Jefferson’s Proclamation on the State of Affairs with England (1807)

[THOMAS JEFFERSON], Newspaper. The Balance and Columbian Repository. Hudson, New York: Harry Croswell, July 14, 1807. 8 pp., 9½ x 11¾ in.

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This issue of The Balance and Columbian Repository features Jefferson’s proclamation regarding the British attacks on American vessels, several articles debating the President’s stance on the matter, an article about Aaron Burr’s trial, toasts given in honor of Independence Day, and an address to the Medical Society of Columbia County.

Item #30000.66, $350

Declaration of Independence - Huntington Printing (SOLD)

ELEAZER HUNTINGTON, Engraved Document. Ca. 1820-1825. 20 x 24½ in.

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Scarce early engraving of the Declaration of Independence.

Item #21539, SOLD — please inquire about other items

The Alexander Hamilton Collection: The Story of the Revolution and Founding

[REVOLUTIONARY WAR AND FOUNDING], The Collection features Highly Important Original Letters, Documents, & Imprints representing not just Hamilton, but also Washington, Adams, Jefferson, Paine, Burr, the Schuyler Sisters and Brothers, & Many More. Telling political and personal tales of the brilliant and sometimes tragic Founders, this Collection of more than 1,100 original documents is offered as a whole, but can be reconstituted to make it most appropriate for Federal Hall.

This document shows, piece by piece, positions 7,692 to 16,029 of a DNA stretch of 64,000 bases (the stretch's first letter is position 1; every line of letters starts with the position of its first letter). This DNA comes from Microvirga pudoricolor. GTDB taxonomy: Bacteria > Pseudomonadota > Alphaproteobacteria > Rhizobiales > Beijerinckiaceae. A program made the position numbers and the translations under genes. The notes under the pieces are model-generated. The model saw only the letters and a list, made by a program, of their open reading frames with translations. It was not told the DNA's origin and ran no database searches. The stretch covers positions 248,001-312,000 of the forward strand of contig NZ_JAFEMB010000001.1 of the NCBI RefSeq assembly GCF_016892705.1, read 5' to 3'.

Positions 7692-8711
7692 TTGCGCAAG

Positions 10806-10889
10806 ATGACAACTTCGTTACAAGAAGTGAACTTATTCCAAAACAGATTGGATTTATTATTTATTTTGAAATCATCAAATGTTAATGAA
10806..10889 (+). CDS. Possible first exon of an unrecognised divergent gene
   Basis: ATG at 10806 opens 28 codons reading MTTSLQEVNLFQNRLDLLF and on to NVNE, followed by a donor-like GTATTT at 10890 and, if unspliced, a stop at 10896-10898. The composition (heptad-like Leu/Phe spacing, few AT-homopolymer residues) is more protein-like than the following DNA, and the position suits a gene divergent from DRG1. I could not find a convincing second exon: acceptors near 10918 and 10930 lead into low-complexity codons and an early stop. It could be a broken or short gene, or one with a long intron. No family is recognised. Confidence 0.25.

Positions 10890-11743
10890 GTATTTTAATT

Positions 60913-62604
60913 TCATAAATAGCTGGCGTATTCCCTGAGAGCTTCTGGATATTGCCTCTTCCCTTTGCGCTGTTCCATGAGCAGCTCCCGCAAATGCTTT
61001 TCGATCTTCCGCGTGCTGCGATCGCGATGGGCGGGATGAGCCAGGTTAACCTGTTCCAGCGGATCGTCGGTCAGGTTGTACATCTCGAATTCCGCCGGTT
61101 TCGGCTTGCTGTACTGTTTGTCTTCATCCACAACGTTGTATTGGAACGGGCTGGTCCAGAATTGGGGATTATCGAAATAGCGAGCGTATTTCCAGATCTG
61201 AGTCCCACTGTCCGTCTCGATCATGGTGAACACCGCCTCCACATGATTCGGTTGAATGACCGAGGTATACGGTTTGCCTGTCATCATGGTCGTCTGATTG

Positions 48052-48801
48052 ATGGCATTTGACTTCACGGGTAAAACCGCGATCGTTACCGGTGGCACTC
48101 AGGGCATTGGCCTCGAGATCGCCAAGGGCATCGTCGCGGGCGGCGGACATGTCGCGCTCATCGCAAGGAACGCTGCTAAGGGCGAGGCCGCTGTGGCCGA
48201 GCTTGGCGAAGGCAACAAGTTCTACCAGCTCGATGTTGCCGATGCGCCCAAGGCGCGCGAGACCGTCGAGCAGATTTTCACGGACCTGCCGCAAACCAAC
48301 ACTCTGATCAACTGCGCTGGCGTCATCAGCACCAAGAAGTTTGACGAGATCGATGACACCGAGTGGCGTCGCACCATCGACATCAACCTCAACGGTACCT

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Can you imagine a nation with no uniting banking system or currency? With insufficient revenue for even the most necessary expenses? With no ability to act as one nation on the world stage?